Both on the Festival Site.
And on the canal.
The Army are here.
We kept hearing a steam whistle, but not from the railway or canal, so we headed towards where we heard it coming from, to see this traction engine arriving.
The well stocked bar in the beer tent, lots of real ales to choose from.
Slowly more things are arriving at the festival site, some more trucks for the funfair are now here.
More boats have arrived, especially the historic boats that had been at Alvecote for the Bank Holiday weekend.
We had decided to have lunch at the Rising Sun, before it gets too busy with festival goers. We got there 10 minutes too early and as it was raining we sat patiently in the dry under the gazebo waiting for the pub to open.
We are back at the boat and now waiting for our Tesco Delivery to arrive later this afternoon.
The Festival site here at Shackerstone has started to take shape today with fencing and marquees going up.
Where we are moored is adjacent to one of the entrances to the site from the towpath, and today they were repairing the steps between the field and the towpath.
The finished steps complete with new handrails.
This morning we took a walk up to the station to see the steam engine running on the Battlefield Line today. This is the station building.
This class 08 looks very smart in what looks like a recent paint job.
GWR 3803 arriving at the station. She is a 2884 class of 2-8-0 steam locomotive designed for heavy freight work for the GWR (Great Western Railway) and was built in 1939. C. B. Collett's 2884 class is a development of G. J. Churchward's highly capable 28xx class of heavy freight locomotives of 1903 which were the first engines to pull 2000 tons.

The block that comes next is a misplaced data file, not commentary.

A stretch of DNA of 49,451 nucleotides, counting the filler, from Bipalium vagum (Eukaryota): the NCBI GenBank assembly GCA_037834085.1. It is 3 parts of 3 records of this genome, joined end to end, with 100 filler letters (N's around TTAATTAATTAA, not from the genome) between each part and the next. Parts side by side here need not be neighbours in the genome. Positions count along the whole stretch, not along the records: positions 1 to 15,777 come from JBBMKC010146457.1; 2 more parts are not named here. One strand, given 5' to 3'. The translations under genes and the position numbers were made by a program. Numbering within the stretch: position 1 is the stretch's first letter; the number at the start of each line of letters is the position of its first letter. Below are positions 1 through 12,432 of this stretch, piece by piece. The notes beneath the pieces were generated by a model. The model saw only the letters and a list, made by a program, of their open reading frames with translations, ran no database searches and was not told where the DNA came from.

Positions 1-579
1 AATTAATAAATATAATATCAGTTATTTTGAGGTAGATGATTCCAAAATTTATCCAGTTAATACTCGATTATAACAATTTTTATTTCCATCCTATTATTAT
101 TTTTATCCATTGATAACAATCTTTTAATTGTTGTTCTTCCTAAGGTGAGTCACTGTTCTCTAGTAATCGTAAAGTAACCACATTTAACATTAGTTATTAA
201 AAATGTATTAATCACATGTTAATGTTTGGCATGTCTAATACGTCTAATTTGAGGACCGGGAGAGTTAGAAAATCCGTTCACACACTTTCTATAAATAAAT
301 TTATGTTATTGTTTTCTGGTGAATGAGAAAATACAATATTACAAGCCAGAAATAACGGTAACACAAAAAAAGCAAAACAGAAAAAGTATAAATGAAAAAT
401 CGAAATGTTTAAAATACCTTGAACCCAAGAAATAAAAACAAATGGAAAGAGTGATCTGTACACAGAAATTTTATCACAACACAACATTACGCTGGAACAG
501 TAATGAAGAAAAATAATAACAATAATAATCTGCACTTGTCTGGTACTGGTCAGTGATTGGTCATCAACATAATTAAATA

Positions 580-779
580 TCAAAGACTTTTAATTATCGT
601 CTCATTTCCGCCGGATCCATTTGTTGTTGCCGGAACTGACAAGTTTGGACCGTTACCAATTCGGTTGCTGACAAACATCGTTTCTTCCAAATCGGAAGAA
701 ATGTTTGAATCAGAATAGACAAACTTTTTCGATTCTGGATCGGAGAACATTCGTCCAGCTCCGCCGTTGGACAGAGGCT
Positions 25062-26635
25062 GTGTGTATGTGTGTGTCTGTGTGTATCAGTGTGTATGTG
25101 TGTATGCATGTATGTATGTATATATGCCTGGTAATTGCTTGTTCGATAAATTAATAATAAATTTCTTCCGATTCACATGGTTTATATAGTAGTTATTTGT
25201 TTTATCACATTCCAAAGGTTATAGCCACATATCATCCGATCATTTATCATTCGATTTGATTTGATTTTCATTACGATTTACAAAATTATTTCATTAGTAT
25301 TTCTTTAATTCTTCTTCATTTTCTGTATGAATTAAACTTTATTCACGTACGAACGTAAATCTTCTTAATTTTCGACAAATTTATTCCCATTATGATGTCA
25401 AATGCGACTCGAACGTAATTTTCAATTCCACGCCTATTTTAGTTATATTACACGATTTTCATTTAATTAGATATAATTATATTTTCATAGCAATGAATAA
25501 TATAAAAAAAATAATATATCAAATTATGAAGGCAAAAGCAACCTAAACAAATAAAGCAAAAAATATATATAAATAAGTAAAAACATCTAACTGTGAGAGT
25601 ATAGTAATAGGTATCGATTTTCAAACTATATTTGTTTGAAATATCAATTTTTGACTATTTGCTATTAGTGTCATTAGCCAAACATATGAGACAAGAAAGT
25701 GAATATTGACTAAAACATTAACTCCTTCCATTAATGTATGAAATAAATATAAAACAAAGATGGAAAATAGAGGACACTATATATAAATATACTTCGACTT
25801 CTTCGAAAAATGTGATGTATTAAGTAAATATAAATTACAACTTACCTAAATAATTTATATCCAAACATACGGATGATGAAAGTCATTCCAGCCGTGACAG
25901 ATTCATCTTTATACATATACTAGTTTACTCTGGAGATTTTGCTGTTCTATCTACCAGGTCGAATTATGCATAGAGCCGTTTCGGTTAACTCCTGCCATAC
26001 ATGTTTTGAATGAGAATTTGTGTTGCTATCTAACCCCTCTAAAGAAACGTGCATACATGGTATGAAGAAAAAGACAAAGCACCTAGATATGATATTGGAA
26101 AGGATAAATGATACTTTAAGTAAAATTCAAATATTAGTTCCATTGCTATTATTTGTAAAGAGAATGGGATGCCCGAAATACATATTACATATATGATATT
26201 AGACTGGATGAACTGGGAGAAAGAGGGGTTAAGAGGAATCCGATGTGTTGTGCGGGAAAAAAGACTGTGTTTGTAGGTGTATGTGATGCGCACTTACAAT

Running round the coaches for it’s next journey to Shenton.
These are the moorings reserved for Historic boats for the festival, will be interesting watching them fill up during the week.
My early days of boating on “Pisces”, back then it was operated by the London Borough of Hillingdon Youth & Community Services, now by the Hillingdon Narrowboat Association. If you cannot recognise me, I am on the far left, standing in the boatman’s ‘ole. I still have the wash bowl and bucket, but the water can is now resident in Foxton Canal Museum. The picture is from a newspaper cutting and the year was 1976 when I was a mere 23years old, and thus I had been associated with “Pisces” for 8 years by then.
9.25 miles, no locks.
A dull but dry start to the day. Just a couple of boats along from where we were moored as Garnet, we said a quick “hello” to Mike who follows this blog.
Approaching Sutton Wharf, where we stopped briefly to top up water, etc..
We have arrived at Shackerstone, and managed to just about get into the last available space, mind you we are about 2ft away from the bank, time to christen our gangplank which we have never used before. We can now relax and await the festival next weekend.
5.9 miles 11 locks.
A bright start this morning, brought us quickly to the Atherstone flight of locks. Not before passing by Grendon dry dock.
Approaching Atherstone bottom lock, and no queue!
All sizes of horses.
We moored up briefly above Atherstone top lock to do some shopping in the town. Mostly to get some cream for Jo’s arm which has come up like a balloon from an insect bite. We have to be careful with things like this because of her allergies, but the chemist made a recommendation, which hopefully will settle things down.